“Immunity gap” has developed

Lockdowns cut levels of milder, less transmissible viruses

Lockdowns cut levels of milder, less transmissible viruses and created an "immunity gap"

Interesting article in The Times over the weekend, explaining that whilst the lockdowns were effective at keeping Covid at bay, they were even more effective at cutting levels of milder, less transmissible viruses, and an “Immunity gap” has developed. Flu virtually disappeared in the winter of 2020-21. And although last winter we had been living without lockdown restrictions for six months or so, flu and other viruses were not “seeded” again, so never got going.

David Matthews, professor of virology at Bristol University told the newspaper: “Over the past two winters, there hasn’t been much RSV or flu. And there hasn’t been much rhinovirus, which is the whole smorgasbord of common cold viruses. People’s immune memory has faded.”

The population in general were also much more cautious last winter, particularly with the arrival of the Omicron Covid variant in late November, which led to many Christmas parties being cancelled. “Your immune memory is key to any hope of batting away a virus without you noticing it,” Matthews said. “Your antibodies and T-cells fight the virus off before you feel ill. But what is happening now is that your immune memory has drifted off. It’s taking longer for our immune systems to build an effective response when we get infected — and that time gap means that viruses have more time to do more damage and make you feel ill.”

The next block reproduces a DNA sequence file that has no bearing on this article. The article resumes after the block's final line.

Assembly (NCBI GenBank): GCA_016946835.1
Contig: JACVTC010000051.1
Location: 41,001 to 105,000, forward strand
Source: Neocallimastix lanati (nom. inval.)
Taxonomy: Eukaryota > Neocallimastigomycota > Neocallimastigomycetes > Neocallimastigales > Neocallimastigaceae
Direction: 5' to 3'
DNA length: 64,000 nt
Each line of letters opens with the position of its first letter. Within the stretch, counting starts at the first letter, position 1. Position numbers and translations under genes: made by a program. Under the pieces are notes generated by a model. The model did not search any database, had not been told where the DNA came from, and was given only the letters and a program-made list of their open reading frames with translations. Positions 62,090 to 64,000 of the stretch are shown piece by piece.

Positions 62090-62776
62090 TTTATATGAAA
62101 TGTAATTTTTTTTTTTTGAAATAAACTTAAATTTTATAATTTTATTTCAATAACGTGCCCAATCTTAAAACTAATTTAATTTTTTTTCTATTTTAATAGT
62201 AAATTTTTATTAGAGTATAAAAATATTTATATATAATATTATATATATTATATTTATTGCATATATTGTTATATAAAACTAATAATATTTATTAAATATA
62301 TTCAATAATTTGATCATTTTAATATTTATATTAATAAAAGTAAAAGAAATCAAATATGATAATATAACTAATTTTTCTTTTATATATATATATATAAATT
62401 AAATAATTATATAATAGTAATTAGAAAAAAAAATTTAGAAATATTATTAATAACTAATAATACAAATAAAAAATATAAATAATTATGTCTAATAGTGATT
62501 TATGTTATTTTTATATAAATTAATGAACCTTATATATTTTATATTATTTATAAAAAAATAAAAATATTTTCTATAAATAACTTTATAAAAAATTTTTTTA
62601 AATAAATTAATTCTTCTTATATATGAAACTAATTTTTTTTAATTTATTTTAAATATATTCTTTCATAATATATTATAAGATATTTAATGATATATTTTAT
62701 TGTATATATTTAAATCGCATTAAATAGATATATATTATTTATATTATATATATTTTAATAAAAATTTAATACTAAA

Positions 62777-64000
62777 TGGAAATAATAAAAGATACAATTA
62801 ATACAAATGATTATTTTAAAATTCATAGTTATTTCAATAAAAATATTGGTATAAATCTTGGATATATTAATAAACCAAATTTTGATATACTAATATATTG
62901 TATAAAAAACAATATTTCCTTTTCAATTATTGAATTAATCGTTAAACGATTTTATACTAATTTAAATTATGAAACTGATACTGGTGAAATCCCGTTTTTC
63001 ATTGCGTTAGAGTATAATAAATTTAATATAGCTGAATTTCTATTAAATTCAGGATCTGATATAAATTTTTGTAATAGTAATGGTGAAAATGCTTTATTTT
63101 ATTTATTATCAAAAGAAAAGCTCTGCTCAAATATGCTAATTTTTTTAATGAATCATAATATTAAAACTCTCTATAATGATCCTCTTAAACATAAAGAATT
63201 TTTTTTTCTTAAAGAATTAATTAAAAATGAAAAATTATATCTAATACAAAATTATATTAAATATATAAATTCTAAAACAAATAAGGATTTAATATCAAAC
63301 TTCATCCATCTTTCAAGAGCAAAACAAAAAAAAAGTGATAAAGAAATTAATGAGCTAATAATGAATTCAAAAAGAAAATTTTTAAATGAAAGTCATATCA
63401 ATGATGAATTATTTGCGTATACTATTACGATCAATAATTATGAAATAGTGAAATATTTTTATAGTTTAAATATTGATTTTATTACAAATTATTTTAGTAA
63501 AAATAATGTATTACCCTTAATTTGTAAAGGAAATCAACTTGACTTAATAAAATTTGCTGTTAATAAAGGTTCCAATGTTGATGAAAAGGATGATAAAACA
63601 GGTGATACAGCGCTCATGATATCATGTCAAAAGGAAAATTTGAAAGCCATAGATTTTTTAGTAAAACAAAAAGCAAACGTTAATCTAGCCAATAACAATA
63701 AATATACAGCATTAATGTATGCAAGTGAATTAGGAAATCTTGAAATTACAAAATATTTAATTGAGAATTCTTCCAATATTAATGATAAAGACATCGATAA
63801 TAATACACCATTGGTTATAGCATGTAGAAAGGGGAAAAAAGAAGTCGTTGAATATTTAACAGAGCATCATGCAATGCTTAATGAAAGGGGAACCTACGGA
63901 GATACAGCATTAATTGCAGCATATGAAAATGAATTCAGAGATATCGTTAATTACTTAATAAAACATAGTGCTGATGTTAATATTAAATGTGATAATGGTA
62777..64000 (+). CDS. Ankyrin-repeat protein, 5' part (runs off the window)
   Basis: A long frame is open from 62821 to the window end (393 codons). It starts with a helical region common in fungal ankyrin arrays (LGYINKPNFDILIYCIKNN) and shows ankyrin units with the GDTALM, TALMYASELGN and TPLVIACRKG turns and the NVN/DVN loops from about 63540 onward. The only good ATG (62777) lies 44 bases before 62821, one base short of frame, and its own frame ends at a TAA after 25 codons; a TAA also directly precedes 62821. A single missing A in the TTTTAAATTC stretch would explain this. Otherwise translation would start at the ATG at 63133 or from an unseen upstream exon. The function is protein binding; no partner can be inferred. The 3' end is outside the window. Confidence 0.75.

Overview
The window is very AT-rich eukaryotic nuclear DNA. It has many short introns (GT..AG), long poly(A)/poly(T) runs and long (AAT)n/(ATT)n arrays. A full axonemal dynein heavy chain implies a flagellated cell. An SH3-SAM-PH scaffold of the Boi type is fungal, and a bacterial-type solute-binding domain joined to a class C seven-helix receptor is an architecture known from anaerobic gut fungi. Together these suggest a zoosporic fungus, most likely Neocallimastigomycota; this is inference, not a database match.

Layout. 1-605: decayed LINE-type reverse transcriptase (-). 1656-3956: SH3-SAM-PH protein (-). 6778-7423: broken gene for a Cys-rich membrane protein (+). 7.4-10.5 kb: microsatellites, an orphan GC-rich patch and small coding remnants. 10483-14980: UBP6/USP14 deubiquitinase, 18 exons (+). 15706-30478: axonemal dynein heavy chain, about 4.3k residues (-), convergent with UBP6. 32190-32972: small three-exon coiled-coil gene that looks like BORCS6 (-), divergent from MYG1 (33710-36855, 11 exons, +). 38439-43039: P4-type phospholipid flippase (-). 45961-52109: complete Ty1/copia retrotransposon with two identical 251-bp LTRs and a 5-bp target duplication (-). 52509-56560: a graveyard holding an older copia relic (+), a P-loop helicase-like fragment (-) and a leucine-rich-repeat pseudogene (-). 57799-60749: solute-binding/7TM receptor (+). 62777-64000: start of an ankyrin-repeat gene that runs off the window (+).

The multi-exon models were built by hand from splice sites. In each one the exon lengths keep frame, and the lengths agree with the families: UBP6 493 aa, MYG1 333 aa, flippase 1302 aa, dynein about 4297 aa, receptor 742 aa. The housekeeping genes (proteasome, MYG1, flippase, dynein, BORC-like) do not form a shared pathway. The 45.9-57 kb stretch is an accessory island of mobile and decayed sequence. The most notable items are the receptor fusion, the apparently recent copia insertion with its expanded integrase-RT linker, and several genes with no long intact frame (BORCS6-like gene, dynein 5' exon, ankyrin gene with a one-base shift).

Dr Michael Carter, a paediatric intensive care doctor and lecturer at King’s College London, agrees that this is the most likely explanation for the surge, and not just in the lungs. “If you have a nasty influenza infection, and you happen to have group A streptococcus around your ears or in your throat, then it’s more likely to be able to get into the bloodstream.”

Immunity gap does not need to be filled

Some doctors are uncomfortable with the characterisation of an “immunity gap” because it might imply the gap needs to be filled. Carter fears some parents might try to infect their children, as they did at “chicken pox parties” in the past. “You shouldn’t do that. Children will be exposed to viruses as they go through their childhood. It hasn’t happened over the past couple of years but children are mixing again now and it will happen naturally.”

The other method of exposure, of course, is immunisation. Children aged two to 11 are eligible for a flu vaccine. Vaccines for RSV are not yet routinely available, though they are in trials.

As for group A strep, vaccination is some way off. Professor Adam Finn, a paediatrician in Bristol and member of the government’s Joint Committee on Vaccination and Immunisation, said a vaccine was badly needed. “There have been some efforts over a prolonged period but, overall, it is neglected because — notwithstanding all the attention it is getting this week — this is not an organism that gets much attention in wealthy countries.

Full article here

COVID-19 in Madeira: updates can be found in an earlier post

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